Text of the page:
If you feel it's time to start something new, you'll want to be prepared. Whether you've been freelancing and want something more concrete or you've been working in-house and want to try out something else, any new business venture comes with pitfalls.
How do you know when the time is right? Should you jump in feet first or plan carefully? If you’ve been wondering how you can take your freelance career to the next level, the good news is you’re not alone. We have spoken to design professionals on the ground who have found success in starting their own businesses, and streamlined their wisdom into seven great tips to alleviate your concern and set you on the path to becoming the boss of your brand new business.
01. Jump in, but be prepared
Take the pressure off yourself financially, the stress of running out of money is definitely not the way you want to start your new dream. “Make sure you have enough money in the bank for at least three to six months,” says Tom Muller, founder of design studio helloMuller, “and have at least one client you’re already working with. It takes time to really get rolling as a business.”
Designer Luke Tonge agrees that the key is in the preparation: “Save hard when the money is good – have a rainy day fund bank account that you can tap into when necessary – and keep a good pipeline of work so there’s always an iron or two in the fire."
02. Improve your cashflow
Be savvy about your payment structure to avoid any sticky situations. “Charge 50 per cent of your project fee up front, or bill in stages rather than waiting to invoice everything at the end,” recommends, Common Curiosity's Paul Felton. “Get a good accountant on board from day one.”
Decide how best to bill for your time, too. Whether by the hour, the day, or project-to-project, it has to work for you, says content strategist Sarah Seaton.
03. Keep overheads low
Surviving the first few months takes commitment and being strict on your outgoings. Forget expensive equipment and a new office – Seaton says that you don't need as much as you think. “Start with the basics, Adobe subscriptions, a laptop with good RAM, a decent accounting software and go from there. Keep your costs as low as possible.”
04. Invest in the right tools
But for the tech you do need, make sure you consider your options and maximize your investments by taking care of what you have. Tonge reinforces, “a good back-up system is a must, and tools like Dropbox or Google drive become invaluable. Keeping your tech in good working order. CleanMyMac is a must.”
05. Try everything
Fiasco Design’s Ben Steers wants everyone to push their limit. “Find out what you’re made of”, he says, “and after a few years you’ll start to understand who you are as a studio and the type of work or clients you should be saying yes to.”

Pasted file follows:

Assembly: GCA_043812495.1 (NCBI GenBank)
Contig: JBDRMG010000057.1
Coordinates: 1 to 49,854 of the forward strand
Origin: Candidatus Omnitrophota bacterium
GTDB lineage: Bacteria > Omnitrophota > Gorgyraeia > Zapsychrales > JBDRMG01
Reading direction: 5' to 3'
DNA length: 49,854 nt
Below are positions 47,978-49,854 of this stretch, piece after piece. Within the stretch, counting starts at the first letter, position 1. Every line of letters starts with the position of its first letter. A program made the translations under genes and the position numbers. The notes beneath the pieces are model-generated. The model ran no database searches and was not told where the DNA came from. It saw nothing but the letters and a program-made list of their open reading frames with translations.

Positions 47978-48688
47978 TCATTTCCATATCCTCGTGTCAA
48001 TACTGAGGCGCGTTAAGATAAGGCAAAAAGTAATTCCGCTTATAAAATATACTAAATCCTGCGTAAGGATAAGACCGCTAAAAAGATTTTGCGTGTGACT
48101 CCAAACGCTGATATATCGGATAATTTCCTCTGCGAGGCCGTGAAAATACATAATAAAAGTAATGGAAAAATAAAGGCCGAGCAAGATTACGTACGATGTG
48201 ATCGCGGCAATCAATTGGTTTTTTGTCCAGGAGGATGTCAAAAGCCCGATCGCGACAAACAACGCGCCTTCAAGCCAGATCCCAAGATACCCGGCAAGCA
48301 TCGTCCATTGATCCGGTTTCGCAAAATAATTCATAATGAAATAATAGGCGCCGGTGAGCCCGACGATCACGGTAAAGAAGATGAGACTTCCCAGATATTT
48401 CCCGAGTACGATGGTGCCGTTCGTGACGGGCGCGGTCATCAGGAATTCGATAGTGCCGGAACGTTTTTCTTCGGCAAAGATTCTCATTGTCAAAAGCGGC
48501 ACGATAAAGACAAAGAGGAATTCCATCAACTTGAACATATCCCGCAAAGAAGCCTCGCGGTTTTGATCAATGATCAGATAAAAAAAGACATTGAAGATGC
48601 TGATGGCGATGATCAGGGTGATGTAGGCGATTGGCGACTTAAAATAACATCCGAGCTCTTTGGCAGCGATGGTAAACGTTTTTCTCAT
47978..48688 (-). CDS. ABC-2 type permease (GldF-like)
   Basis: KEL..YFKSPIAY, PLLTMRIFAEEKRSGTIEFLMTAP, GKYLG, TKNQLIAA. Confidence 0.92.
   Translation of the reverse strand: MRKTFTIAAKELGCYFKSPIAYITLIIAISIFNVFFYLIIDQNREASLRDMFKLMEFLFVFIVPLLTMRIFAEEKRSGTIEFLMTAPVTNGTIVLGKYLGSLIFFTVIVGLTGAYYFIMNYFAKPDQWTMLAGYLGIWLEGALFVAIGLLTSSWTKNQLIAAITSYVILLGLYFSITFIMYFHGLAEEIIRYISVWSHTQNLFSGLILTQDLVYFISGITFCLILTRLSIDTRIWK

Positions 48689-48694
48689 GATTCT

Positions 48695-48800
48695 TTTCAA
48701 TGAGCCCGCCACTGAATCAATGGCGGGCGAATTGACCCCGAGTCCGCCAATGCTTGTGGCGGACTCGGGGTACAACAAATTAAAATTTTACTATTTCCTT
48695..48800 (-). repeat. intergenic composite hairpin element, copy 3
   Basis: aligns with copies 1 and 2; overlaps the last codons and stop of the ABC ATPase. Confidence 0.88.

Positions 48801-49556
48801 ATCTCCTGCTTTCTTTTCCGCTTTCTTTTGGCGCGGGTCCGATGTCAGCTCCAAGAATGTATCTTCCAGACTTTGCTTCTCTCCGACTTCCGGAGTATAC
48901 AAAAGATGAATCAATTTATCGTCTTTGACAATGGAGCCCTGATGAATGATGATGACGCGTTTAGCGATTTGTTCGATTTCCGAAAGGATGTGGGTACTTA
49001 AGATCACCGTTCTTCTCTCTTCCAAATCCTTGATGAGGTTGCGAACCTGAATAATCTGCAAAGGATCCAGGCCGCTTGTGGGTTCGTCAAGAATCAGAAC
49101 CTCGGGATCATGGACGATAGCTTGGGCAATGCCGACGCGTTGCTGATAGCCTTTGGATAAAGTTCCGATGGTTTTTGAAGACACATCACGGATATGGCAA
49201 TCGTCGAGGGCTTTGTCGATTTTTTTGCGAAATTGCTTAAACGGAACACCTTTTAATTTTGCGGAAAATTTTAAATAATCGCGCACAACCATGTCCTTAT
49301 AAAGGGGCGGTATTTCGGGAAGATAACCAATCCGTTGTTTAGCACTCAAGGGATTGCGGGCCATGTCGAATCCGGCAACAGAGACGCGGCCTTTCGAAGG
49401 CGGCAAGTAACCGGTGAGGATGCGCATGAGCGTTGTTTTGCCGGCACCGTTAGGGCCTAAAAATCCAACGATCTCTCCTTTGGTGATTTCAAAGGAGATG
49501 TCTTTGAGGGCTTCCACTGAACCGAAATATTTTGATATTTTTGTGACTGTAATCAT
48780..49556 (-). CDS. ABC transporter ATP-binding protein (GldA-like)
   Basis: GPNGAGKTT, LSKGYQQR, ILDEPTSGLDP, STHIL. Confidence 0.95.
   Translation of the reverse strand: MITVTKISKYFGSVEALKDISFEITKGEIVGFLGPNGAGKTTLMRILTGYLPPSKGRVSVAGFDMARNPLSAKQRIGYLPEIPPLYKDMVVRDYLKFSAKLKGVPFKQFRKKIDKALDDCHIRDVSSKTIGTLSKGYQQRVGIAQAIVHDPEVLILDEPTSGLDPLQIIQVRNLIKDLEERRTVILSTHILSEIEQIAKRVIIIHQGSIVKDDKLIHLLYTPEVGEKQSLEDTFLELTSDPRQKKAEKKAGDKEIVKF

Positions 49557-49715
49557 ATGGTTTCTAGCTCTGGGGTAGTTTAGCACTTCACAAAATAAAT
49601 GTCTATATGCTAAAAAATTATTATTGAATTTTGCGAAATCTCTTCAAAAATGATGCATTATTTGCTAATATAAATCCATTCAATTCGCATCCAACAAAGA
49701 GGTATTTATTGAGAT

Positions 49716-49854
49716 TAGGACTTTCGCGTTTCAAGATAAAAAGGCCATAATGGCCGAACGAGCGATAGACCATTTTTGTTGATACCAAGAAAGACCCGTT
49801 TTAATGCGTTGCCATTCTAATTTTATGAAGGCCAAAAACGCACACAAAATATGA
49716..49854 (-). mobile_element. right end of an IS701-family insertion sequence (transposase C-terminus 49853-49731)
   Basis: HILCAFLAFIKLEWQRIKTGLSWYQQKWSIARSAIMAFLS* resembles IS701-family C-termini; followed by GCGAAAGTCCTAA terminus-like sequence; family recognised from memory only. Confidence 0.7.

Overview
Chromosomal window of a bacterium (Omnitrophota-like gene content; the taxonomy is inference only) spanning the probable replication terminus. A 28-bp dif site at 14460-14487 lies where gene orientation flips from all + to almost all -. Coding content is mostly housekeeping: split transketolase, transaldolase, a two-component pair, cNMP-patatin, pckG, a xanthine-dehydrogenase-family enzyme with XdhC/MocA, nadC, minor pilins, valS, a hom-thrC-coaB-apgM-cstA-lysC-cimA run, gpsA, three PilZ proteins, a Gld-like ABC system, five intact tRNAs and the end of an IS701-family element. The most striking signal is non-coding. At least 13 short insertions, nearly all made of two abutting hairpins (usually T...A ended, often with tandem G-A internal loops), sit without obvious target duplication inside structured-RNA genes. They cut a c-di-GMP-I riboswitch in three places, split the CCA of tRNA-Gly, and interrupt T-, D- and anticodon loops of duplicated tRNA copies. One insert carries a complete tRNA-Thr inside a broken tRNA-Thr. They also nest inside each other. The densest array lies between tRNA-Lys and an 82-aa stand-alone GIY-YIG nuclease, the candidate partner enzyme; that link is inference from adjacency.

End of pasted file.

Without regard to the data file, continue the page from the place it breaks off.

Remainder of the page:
This is a philosophy that has proved successful for Fiasco Design. “When we started the agency we didn’t start out with any predefined idea of what we wanted to be or how we wanted to grow. There was no five-year business plan, no company road map, no grand vision. Any dreams or ideas we did have for the business you could have fit onto a post-it note.”
At the time, the UK economy was in a state of shock and the job market was flat. “Getting things off the ground and turning the business into something that paid us a full-time wage wasn’t easy and took a good year or so to do,” explains Steers. “The only way we managed to do this was by saying yes to everything and then worrying about the rest later.”
06. Find good people
Steers’ business partner, Jason Smith, says to surround yourself with people you can trust. “Running a business can be stressful and overwhelming, and having someone to talk to is priceless.”
“Find your champions,” advises Swedish designer Jenny Theolin. “When I started, I had made many friends who were also business owners. They shared everything from contract templates to new business advice. Moving country four and a half years ago, I had to start this all over again. So be prepared for this process being never-ending.”
07. Build your values
“I try to operate with honesty, integrity, empathy and kindness. Focusing on the less ‘business-y’ attributes has ironically been good for business,” says Tonge.
“Don’t say yes to assignments you really don’t think fit you,” advises Dutch illustrator and graphic designer Sue Doeksen. It can be better to be selective and hold out for assignments that suit better, “otherwise you’ll end up producing work you don’t feel happy with.”
Steers and Smith built a business and a culture based on trust and honesty and their ambition was simple: to dedicate themselves to work they enjoyed, that they were genuinely passionate about. Smith adds: “The assumption was always that if we did good work, the rest would follow. That’s kind of how it’s worked out.”